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Hamilton endured a difficult Italian Grand Prix
Lewis Hamilton has performed a spectacular U-turn on how he’s assessing his title hopes after a disastrous Italian Grand Prix.
As Autosport reported, despite salvaging two points, he ruled himself out of the title battle in the immediate aftermath of a race in which he lost radio communication, battled a slow puncture (which in turn compromised his strategy and negated his use of the hard tyre in the early stages).
However, almost as swiftly came the correction, reported on the same website, that he decided all was not lost. It’s game on, as far as Lewis is concerned.
It’s not as easy as that, even if a driver scorned can be a potent weapon and a Hamilton with something to fight for is (metaphorically) deadly.
The Mercedes is the trickiest of the trio of makes (amazingly) still hassling Vettel for the title to discover any likely form in the final stage of the season.
Ross Brawn has made no secret of his desire not to compromise 2014 and beyond, as reported by Sky Sports. With Hamilton so far behind, will those attentions shift now?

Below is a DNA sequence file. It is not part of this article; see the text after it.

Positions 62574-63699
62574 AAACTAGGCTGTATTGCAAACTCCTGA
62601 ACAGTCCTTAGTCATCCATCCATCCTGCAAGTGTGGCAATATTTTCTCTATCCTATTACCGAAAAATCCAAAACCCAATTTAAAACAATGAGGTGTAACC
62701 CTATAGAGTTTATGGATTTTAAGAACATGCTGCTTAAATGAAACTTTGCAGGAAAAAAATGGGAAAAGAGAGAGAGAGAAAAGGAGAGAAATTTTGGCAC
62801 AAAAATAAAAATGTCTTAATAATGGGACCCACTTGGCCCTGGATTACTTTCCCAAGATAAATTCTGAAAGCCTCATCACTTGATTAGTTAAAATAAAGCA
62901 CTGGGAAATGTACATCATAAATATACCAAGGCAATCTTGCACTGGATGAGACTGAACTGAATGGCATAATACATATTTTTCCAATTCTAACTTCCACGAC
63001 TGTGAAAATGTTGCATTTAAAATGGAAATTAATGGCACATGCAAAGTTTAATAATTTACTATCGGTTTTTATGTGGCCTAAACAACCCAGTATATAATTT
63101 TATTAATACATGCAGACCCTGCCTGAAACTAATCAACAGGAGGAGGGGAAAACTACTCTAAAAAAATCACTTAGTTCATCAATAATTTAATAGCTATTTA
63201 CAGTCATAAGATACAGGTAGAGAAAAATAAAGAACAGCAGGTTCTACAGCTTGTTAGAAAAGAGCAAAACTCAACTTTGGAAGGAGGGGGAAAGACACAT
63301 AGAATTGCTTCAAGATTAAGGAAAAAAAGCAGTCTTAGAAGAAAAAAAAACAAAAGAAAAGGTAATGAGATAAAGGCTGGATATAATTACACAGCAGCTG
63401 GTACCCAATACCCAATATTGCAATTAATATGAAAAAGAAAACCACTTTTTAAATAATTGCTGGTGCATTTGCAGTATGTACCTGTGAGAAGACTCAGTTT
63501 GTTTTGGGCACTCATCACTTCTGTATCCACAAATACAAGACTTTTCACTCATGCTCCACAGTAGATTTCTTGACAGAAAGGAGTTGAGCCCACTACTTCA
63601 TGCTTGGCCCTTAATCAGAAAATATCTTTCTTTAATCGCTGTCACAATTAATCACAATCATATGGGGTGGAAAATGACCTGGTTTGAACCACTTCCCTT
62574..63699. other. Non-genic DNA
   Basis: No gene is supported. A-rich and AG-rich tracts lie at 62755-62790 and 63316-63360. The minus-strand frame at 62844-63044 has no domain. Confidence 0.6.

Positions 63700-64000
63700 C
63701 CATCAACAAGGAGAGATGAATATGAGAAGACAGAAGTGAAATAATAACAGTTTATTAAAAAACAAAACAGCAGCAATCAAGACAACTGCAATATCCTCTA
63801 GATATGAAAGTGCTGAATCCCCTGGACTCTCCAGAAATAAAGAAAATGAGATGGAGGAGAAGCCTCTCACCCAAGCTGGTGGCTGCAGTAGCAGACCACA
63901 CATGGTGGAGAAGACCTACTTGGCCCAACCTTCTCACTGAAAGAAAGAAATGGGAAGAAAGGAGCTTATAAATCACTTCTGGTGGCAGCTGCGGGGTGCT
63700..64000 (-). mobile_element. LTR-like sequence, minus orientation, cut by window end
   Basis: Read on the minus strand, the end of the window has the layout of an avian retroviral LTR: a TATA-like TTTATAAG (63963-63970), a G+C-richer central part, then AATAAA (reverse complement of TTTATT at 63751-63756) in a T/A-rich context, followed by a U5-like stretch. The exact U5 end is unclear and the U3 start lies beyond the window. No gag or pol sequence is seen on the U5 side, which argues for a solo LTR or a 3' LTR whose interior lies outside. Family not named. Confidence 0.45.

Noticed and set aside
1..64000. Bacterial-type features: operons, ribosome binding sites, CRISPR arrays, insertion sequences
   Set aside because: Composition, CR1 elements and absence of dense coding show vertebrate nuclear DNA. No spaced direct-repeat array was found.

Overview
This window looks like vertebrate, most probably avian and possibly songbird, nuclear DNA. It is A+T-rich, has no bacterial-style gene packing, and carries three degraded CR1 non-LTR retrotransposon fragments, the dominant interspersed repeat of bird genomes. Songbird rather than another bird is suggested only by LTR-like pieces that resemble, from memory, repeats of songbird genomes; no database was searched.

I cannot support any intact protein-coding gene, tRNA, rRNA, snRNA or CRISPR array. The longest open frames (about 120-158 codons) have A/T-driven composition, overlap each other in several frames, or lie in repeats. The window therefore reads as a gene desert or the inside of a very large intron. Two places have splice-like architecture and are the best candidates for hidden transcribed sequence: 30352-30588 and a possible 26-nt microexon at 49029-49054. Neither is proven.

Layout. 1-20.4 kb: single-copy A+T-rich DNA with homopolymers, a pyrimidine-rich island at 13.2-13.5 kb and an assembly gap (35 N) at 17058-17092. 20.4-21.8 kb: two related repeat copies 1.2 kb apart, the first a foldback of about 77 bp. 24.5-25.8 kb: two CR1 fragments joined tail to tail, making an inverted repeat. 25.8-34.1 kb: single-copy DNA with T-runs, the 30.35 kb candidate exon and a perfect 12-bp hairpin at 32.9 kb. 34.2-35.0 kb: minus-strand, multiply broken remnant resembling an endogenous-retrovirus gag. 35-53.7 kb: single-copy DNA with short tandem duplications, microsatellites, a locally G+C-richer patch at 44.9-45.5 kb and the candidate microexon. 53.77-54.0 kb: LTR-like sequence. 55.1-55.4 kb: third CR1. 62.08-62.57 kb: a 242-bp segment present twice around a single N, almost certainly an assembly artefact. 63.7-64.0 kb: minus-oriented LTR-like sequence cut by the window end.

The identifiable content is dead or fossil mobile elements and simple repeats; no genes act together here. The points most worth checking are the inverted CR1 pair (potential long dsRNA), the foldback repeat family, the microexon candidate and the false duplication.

And even if they don’t, can Hamilton overturn Vettel’s 81-point advantage? Last season, bad luck saw him rack up a paltry 48 points despite ending the season in the fastest car.
The Mercedes is probably not going to boast that title, though should challenge for victory in Singapore, even if it is almost unrecognisable in competitiveness to the one Nico Rosberg and Michael Schumacher battled with in the latter stages of 2012.
Just for a frame of reference, between those two Mercedes scored just seven points post-Monza last year. Seven. That was courtesy of a 10th for Rosberg in Singapore (he didn’t score again in 2012) and sixth for Schumacher at the season-ending Interlagos.
Rosberg has managed 27 points more after 12 rounds this year than he had at the same stage last year. Beyond the figures, we know the Merc is a race winner now. Hamilton is also mega in Abu Dhabi and was at Austin’s inaugural event.
But is that all irrelevant? Probably, barring a disaster for Vettel. Put it this way: If the German replicates his inconsistent 2012 form from the opening seven races (one win, two podiums and a DNF in a bit of a mixed bag) he’ll still wrap up the title.
Hamilton may not have conceded defeat, but the prospect will cast a huge shadow over the Briton now.